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This thesis aims to investigate and identify the numerous doubles in Charles Brockden Brown’s 1799 novel “Edgar Huntly; Or, Memoirs of a Sleep-Walker”. I argue that the doubles Edgar Huntly encounters and interacts with throughout the novel are representations of the Old World and the New World, neither of which Edgar can fully grasp. In the first chapter, the thesis examines Clithero Edny, an Irish immigrant whom Edgar initially suspects of murdering his close friend Waldegrave. I read Clithero not as a representation of the Old World (as Edgar mistakenly does), but as an inhabitant of both the New World and the Old World. I further investigate Edgar’s false attachment to Clithero by focusing on the Alien and Sedition Acts of 1798. The second chapter explores Edgar’s doubling with Old Deb and the Delaware Indians. I argue that Edgar’s violence toward the Delaware Indians stems from his inability to recognize the Huntly Estate as a coexistent space. Edgar’s dismissal and mockery of Old Deb reveals his internal anxieties about transitioning from the Old World to the New World. Unlike Old Deb and her tribe, Edgar feels overwhelming pressures to move forward to the New World, despite not fully grasping what this “New World” entails. The final chapter examines Edgar’s relationship with Weymouth and Sarsefield, both of whom represent the New World. I argue that Edgar’s inability to detach his Old World principles from the New World truths that Weymouth and Sarsefield represent results in a psychic fracture that is responsible for Edgar’s somnambulism, and consequently, his violent outbreaks. The thesis concludes with a close look at how Charles Brockden Brown’s life in Post-Revolutionary America parallels and contrasts with Edgar Huntly’s search for individuality in an unfamiliar and intricate world.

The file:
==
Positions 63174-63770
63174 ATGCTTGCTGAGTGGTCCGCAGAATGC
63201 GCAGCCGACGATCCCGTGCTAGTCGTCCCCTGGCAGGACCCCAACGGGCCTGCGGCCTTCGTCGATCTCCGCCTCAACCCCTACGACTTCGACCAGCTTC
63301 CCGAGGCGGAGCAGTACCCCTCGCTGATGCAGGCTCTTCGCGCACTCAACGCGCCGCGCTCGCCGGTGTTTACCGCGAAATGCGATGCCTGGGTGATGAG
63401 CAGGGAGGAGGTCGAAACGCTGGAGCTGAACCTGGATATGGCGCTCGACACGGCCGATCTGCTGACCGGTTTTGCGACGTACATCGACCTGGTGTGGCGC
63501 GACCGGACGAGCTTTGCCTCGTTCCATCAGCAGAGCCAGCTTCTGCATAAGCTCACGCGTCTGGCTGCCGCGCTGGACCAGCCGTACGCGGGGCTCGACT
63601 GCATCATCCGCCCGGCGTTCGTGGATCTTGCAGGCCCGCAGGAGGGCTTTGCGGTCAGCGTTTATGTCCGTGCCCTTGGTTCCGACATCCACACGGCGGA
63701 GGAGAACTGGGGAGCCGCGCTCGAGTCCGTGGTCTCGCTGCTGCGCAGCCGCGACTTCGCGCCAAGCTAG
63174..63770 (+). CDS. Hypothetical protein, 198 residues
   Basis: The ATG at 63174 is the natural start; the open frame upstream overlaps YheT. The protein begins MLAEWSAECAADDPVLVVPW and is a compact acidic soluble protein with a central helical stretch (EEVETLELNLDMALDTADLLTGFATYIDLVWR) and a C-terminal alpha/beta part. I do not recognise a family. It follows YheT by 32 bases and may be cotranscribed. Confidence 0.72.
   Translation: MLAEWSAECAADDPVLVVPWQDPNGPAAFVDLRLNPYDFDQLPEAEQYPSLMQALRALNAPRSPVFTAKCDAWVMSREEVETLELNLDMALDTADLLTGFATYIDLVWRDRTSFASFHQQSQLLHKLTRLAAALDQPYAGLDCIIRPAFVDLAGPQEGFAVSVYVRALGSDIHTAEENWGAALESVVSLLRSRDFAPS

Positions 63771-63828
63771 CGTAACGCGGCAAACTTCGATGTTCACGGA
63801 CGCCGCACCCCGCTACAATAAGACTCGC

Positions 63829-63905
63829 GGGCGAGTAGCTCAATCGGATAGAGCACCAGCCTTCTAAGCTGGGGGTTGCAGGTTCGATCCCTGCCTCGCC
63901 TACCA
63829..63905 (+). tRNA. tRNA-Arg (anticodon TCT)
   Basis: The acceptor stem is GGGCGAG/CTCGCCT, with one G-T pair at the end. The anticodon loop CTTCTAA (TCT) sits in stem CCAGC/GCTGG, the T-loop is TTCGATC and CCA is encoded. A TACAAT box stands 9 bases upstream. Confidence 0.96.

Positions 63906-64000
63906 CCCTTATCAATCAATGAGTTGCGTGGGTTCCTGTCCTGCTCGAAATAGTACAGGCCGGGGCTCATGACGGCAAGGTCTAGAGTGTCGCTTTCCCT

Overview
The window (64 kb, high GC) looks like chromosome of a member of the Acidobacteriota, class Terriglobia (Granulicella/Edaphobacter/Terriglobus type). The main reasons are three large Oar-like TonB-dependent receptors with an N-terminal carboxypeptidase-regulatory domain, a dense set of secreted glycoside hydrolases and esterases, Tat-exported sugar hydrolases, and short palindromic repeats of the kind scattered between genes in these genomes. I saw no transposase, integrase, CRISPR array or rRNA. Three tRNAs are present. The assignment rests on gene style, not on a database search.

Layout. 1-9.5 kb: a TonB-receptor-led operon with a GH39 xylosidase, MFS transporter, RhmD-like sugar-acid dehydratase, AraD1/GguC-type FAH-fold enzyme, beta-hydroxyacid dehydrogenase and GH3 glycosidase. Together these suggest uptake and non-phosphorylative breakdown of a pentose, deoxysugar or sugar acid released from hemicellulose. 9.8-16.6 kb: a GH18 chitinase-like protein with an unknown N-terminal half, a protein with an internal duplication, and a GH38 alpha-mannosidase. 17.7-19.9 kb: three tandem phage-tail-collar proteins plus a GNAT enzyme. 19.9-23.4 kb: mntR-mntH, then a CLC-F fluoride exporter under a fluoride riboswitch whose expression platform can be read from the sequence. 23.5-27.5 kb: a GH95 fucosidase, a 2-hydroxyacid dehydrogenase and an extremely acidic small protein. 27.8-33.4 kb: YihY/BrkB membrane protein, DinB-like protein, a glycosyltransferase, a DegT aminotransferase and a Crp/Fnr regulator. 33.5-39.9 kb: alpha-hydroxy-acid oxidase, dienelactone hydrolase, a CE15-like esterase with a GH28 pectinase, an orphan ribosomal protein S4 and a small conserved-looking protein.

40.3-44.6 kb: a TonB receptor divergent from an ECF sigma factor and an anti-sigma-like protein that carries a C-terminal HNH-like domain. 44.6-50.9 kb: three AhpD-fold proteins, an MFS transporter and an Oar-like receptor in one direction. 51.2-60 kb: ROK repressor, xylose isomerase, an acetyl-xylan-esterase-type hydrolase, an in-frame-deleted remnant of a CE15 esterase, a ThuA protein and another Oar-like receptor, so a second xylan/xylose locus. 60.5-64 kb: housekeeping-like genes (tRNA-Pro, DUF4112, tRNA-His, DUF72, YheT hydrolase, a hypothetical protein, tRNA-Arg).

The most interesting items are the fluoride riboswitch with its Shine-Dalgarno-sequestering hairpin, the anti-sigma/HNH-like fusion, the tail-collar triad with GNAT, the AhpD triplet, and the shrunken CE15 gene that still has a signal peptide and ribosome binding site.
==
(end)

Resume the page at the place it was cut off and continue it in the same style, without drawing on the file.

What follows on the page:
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Bakry, Kevin Tarik, "Navigating the New World: The Double as Vehicle in "Edgar Huntly"" (2016). Senior Projects Spring 2016. 35.
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